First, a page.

It's typical for writers of art history to present significant works in terms of how they challenged the traditions and social mores of their respective time and place. Consider Courbet's 'Burial of Ornans' or Manet's 'Olympia'. Such works are hardly considered controversial by today's standards, but in their day they drew shock and awe from both critics and the public on account of how they depicted their subject matter. The artists' output indeed pushed the boundaries considered appropriate by the Academie des Beaux-Arts of the Paris Salon, but if not for the Salon's rigged constraints perhaps said artists would've pushed the envelope even further and committed even more daring works to their large canvases, or maybe not. Perhaps Manet's 'Luncheon on the Grass' would've remained as is even if the artist were allowed to operate within today's debatably more liberal standards.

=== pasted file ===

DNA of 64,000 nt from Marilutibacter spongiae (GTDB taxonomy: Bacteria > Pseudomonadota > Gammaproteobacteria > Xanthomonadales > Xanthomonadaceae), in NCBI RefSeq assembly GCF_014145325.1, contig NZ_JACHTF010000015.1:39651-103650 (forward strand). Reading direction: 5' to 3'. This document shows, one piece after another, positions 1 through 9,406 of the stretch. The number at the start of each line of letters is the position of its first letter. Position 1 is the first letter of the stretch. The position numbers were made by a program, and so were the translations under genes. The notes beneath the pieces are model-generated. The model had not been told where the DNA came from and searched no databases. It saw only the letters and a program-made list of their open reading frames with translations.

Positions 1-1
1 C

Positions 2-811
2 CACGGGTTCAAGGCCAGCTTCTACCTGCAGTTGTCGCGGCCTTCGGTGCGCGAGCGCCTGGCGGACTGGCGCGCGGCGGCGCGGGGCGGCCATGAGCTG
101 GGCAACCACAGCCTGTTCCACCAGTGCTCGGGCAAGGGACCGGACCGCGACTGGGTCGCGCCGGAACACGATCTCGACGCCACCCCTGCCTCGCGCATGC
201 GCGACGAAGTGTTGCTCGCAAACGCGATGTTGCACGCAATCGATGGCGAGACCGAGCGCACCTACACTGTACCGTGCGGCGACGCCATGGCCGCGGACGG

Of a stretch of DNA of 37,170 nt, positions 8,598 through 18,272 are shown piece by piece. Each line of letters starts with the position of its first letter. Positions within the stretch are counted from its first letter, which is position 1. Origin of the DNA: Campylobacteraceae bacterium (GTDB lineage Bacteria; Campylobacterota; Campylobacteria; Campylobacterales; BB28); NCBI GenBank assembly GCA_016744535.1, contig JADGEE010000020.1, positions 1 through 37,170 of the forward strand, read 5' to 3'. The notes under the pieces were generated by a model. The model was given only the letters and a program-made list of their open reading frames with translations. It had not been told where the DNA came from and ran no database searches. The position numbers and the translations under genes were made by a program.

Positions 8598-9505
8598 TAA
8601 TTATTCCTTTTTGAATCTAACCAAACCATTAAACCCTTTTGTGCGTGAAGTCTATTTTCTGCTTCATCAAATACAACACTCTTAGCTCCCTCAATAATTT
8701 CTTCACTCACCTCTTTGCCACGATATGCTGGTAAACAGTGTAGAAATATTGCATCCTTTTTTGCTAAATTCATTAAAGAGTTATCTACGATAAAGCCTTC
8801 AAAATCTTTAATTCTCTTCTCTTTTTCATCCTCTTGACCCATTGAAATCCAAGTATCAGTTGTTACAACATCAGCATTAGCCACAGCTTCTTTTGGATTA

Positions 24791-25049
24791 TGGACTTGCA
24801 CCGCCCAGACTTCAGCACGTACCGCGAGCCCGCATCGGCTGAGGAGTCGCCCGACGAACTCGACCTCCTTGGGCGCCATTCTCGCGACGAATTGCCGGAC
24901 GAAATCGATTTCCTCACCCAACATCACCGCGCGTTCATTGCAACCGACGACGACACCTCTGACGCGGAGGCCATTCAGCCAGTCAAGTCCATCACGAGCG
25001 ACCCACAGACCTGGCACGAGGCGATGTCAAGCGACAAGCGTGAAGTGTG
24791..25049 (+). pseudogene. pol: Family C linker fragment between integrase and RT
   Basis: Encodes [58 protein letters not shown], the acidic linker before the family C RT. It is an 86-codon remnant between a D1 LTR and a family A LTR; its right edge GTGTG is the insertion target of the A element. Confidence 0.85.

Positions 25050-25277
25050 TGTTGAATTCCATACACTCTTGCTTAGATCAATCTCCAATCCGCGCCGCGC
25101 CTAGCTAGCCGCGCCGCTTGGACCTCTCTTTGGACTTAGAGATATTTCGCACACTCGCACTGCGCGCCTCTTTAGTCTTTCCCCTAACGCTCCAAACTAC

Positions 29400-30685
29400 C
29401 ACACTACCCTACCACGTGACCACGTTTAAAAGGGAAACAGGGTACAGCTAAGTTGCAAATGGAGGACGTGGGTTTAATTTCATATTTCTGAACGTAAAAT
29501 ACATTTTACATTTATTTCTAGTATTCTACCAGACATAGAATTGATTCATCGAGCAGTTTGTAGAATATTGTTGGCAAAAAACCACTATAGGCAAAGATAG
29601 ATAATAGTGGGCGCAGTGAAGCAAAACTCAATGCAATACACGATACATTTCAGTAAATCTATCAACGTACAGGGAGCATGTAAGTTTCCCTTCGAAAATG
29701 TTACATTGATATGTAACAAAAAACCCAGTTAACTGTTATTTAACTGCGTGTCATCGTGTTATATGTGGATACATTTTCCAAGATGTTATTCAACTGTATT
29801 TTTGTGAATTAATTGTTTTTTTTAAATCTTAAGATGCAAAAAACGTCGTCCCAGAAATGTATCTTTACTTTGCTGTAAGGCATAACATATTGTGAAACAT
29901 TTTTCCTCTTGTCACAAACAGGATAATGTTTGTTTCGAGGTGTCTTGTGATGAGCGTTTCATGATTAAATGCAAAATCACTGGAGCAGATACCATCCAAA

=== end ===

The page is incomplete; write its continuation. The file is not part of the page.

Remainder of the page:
It's difficult the judge how each personality would've responded within different parameters and how their work might've varied.
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